Tobacco industry attempts to undermine Article 5.3 and the “good governance” trap
- 1School for Health, University of Bath, UK
- 2London School of Hygiene and Tropical Medicine, London, UK
- 3Centre for International Public Health Policy, University of Edinburgh, Edinburgh, UK
- Correspondence to Katherine E Smith, School for Health, University of Bath, Bath BA2 7AY, UK;
- Received 24 June 2009
- Accepted 6 August 2009
The Framework Convention on Tobacco Control1 (FCTC), which has now been ratified by 166 countries, is the first global public health treaty to be developed by the World Health Organization and represents a crucial milestone for tobacco control. In recognition of systematic, often covert tobacco industry efforts to undermine tobacco control policy, Article 5.3 of the FCTC specifically requires that, “in setting and implementing their public health policies with respect to tobacco control, Parties shall act to protect these policies from commercial and other vested interests of the tobacco industry in accordance with national law”.1 The impact of Article 5.3 depends on governments’ commitment to implementing the guidelines agreed in Durban, in November 2008.2 Given that tobacco industry success in undermining tobacco control to date has relied on its ability to influence policy,3 it is perhaps unsurprising that tobacco companies lobbied hard against the Article 5.3 guidelines and are now trying to undermine their implementation by claiming that they contravene existing commitments to “better regulation” and “good governance”.4 5 6 7 What the companies fail to acknowledge is that at least one major tobacco company, British American Tobacco (BAT), had a lead role in promoting these concepts.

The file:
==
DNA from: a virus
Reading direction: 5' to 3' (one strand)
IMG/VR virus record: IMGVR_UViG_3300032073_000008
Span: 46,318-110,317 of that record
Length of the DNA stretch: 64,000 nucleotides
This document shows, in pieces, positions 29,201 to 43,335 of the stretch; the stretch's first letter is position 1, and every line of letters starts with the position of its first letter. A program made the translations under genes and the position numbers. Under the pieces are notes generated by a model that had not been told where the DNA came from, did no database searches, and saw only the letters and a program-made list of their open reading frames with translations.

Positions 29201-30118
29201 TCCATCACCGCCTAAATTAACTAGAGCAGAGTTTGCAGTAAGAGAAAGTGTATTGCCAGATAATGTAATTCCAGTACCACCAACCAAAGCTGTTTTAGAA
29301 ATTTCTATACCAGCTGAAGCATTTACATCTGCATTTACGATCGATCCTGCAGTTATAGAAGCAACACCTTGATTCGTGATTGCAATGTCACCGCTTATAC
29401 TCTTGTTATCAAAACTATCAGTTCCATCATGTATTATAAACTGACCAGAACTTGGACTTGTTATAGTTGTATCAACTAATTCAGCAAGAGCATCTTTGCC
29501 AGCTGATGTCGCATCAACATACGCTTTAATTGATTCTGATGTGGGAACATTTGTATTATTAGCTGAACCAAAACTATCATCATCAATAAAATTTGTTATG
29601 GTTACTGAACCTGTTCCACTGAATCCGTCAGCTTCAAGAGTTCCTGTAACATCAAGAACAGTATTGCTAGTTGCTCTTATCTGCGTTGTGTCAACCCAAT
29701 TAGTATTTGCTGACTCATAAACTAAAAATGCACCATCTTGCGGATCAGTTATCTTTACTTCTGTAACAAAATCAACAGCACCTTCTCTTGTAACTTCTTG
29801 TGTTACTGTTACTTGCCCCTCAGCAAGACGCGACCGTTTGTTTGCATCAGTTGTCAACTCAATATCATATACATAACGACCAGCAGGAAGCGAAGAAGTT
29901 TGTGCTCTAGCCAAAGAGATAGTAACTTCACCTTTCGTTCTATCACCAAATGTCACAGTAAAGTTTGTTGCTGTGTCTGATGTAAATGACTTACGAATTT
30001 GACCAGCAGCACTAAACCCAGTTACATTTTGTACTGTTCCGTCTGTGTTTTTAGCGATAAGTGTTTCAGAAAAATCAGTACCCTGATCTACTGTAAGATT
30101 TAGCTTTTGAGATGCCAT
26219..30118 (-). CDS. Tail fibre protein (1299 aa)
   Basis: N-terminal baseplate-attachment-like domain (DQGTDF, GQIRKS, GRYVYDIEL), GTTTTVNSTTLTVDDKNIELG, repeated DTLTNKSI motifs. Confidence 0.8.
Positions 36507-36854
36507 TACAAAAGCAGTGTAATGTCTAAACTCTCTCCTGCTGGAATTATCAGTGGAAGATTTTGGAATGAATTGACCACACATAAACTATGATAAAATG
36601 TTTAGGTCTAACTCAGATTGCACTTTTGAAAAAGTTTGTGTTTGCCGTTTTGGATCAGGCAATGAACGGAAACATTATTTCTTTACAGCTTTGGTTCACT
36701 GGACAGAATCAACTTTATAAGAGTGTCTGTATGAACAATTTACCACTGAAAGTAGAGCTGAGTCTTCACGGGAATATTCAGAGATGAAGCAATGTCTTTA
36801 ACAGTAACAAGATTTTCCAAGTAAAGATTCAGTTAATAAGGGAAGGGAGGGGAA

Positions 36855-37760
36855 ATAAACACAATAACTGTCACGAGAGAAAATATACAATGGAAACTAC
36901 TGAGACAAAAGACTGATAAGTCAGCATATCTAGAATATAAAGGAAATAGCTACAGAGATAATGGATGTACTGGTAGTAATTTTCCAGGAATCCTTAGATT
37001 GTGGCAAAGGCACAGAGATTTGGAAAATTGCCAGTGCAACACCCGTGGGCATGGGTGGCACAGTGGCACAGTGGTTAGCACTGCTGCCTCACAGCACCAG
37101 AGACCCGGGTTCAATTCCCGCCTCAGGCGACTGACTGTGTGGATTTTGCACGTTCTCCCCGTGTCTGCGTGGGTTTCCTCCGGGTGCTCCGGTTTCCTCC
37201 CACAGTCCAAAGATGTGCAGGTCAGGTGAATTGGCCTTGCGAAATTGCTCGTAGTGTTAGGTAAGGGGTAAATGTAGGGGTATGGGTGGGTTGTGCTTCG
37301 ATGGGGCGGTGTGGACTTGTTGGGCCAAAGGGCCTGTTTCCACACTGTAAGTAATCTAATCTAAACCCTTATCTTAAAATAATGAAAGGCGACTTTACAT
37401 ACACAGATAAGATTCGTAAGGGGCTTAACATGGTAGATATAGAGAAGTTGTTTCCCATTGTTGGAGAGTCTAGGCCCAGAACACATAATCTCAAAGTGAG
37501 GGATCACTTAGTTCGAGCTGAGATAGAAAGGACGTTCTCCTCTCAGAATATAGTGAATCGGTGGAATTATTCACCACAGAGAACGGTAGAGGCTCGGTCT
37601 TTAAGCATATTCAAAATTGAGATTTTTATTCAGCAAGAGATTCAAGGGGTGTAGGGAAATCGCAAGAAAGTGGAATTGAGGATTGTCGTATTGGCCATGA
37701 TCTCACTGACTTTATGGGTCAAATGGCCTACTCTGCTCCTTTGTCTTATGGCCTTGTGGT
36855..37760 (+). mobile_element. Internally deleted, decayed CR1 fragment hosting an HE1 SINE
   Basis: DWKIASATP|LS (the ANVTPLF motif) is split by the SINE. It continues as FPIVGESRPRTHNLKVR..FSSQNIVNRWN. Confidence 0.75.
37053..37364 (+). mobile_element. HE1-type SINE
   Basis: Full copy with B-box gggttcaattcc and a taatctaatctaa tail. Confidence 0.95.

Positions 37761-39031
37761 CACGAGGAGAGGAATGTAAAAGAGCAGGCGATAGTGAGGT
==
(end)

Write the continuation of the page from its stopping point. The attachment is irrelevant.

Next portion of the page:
In the European Union and the United Kingdom the strategy being employed by major tobacco companies (both before and after the agreement of the Article 5.3 guidelines) is to claim that Article 5.3 contravenes existing official standards on consultation because it requires complete exclusion of the tobacco industry from policy discussions (in fact, it merely requires that consultation should be limited to that which is strictly necessary and should be transparent and accountable). Such claims are frequently framed within broader policy commitments to “better regulation” or “good governance”, as table 1 illustrates.